Iraq: Japan leaves, Aussies next ?


Book Reviewer
Apologies if this has appeared elsewhere:


Japan to pull troops out of Iraq

Japanese Prime Minister Junichiro Koizumi has announced plans to withdraw his country's troops from Iraq.
Mr Koizumi said Japan's presence had been "highly appreciated by the Iraqi government and its people".

The 600 non-combat troops have been working on reconstruction projects in southern Iraq since February 2004, protected by UK and Australian forces.

The decision was unpopular with the Japanese public, many of whom said it violated Japan's pacifist constitution.

It was Japan's first foray into an active foreign war zone since World War II.

Japan's constitution currently renounces the use of force
This has been stretched to allow self-defence troops
1992 law allowed troops to join UN and relief work overseas
2003 law said troops could go to non-combat zones in Iraq
PM Koizumi wants to give Japan even greater powers

Drafted by the US in 1947, the constitution bans the use of force to settle international disputes. The troops in Iraq have been barred from using force except in self-defence.
Mr Koizumi said in a televised address that Japan would still provide "as much support as possible for the nation's reconstruction efforts".

The Japanese troops have been based in the city of Samawa, engaged in work such as repairing buildings and providing medical training.

Japanese media reports said the last troops were expected to leave by late July.

International role

The decision to withdraw is likely to have been prompted by plans for the UK and Australia to hand over responsibility for security in the area around Samawa to Iraqi forces.

The Iraqi forces will take over Muthanna province next month, in what will be the first such handover since the US-led invasion.
Japan has gradually been expanding its role on the international stage in recent years.

It deployed nearly 1,000 troops to Indonesia to help with humanitarian aid following the December 2004 tsunami

But the deployment to Iraq - which began in late 2003 - drew criticism from many Japanese, who said it would be impossible for the troops not to get drawn into the fighting.

Mr Koizumi won warm praise for the deployment from US President George W Bush, but he was criticised at home for overriding the constraints of the constitution to serve his own political purposes.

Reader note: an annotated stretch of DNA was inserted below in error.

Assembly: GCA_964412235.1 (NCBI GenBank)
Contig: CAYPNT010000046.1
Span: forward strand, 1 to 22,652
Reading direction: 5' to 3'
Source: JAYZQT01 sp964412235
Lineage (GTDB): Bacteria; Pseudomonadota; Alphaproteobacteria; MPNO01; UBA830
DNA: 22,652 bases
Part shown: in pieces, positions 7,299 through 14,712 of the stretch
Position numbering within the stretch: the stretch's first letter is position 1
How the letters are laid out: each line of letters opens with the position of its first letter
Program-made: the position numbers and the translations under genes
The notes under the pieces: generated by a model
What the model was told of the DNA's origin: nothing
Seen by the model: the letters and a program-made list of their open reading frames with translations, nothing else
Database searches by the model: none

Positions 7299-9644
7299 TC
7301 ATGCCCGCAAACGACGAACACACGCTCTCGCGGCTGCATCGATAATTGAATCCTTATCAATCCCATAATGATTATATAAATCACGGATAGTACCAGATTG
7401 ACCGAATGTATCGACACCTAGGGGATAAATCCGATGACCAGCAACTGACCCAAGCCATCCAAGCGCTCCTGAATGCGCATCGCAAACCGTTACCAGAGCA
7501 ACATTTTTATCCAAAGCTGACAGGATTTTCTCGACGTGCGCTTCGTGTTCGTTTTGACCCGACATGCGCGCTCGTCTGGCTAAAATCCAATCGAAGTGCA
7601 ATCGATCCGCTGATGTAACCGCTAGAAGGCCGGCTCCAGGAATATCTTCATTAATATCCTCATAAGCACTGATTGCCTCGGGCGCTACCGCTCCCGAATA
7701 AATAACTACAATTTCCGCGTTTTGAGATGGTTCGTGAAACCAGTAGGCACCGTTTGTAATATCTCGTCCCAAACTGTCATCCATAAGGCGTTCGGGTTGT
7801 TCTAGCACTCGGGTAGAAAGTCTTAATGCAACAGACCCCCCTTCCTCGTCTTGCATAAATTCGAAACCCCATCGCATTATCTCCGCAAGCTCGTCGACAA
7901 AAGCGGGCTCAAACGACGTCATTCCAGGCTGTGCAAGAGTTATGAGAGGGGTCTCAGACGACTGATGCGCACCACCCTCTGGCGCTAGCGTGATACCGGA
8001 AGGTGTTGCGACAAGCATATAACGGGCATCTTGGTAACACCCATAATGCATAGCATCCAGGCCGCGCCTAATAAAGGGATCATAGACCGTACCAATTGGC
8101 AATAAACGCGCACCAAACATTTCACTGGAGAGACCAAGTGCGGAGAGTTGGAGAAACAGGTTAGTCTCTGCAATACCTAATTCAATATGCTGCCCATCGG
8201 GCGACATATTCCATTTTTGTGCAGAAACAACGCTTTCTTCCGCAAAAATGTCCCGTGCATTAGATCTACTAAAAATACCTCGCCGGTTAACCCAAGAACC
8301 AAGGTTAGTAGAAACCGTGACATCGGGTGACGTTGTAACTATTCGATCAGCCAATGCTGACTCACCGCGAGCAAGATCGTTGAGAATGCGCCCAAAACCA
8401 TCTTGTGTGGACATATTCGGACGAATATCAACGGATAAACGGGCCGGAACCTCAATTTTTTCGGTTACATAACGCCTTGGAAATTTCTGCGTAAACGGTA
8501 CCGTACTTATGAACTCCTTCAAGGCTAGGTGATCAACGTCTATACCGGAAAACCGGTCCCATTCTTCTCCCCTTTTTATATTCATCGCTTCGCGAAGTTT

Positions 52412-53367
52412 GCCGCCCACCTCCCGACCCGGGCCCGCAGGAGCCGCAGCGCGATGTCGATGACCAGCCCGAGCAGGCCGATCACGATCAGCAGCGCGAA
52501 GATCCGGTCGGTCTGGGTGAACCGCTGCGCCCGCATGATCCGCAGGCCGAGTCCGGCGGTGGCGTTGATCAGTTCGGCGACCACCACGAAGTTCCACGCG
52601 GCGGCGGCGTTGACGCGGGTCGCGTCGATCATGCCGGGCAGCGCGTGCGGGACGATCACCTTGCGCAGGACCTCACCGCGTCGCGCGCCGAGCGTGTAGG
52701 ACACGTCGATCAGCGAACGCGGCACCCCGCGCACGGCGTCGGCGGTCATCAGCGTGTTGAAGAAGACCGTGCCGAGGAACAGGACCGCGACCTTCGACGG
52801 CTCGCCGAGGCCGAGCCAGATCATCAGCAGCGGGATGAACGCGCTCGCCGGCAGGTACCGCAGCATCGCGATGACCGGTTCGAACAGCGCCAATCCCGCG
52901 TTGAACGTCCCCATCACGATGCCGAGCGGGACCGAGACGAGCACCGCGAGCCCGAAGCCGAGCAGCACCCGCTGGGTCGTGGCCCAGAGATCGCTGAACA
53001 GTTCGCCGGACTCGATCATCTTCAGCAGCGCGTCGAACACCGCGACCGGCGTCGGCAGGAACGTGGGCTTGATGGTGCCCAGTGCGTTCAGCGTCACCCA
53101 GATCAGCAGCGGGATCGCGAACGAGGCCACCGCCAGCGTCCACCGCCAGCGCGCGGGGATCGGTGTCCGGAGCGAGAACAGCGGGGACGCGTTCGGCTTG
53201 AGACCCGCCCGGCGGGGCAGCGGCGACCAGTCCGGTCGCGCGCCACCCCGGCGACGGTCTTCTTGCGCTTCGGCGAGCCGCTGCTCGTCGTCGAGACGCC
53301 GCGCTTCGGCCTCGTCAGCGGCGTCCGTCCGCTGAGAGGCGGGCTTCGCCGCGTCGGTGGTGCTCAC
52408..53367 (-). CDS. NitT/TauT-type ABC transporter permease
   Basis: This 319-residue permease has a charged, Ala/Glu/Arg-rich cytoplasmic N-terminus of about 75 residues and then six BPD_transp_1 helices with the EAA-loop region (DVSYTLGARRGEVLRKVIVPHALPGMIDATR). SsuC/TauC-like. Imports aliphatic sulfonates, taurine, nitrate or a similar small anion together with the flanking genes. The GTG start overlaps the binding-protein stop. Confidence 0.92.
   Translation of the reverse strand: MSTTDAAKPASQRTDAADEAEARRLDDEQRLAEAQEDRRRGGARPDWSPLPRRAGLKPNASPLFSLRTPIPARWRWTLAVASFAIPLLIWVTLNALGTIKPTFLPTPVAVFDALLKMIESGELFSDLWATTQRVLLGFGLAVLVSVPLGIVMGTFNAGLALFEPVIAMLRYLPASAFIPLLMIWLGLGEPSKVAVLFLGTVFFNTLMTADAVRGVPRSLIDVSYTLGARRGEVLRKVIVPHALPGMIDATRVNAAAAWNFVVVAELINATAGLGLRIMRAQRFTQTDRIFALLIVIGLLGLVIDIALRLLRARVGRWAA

No Japanese soldiers have been killed or wounded in Iraq, but Mr Koizumi faced a political crisis in 2004 when three aid workers were taken hostage by Iraqi insurgents, who demanded that Japanese troops withdraw.

The three were eventually released unharmed, but another five Japanese citizens have been killed by militants.

Mr Koizumi is due to visit President Bush at the end of this month. He is due to leave office later this year.

Story from BBC NEWS:
Le Chevre
Another slant on it might be that they have to nip back to Japan to build some new Nissan huts! They are flying back honda 'plane!
My best bet here is that Australia will probably withdraw their troops from Iraq but PM Howard is keen to be seen as a loyal and active allie and may redeploy all or some troops to Afganistan to join troops already deployed there or boost the troops struggling in East Timor. The Aussie Army has never been so busy (since the 60's) and is short on bayonets hence they are actually expanding the Army. Long over due. Considering the increasing amount of regional unrest around the Pacific Islands, PNG and Timor plus the desire to participate in US foreign policy adventures I reckon the Aust Army will see a prolonged period of growth in size and capability.
The Aussies won't leave. Their HQ in Baghdad is the most efficient self-licking ice cream in the world and they get mucho perks for being there.

The Japanese are less then pivotal, a few chaps building bridges and power plants protected by 300 samurai, I mean soldiers.

Also the Aussies can't go because they do the best BBQs in Theatre.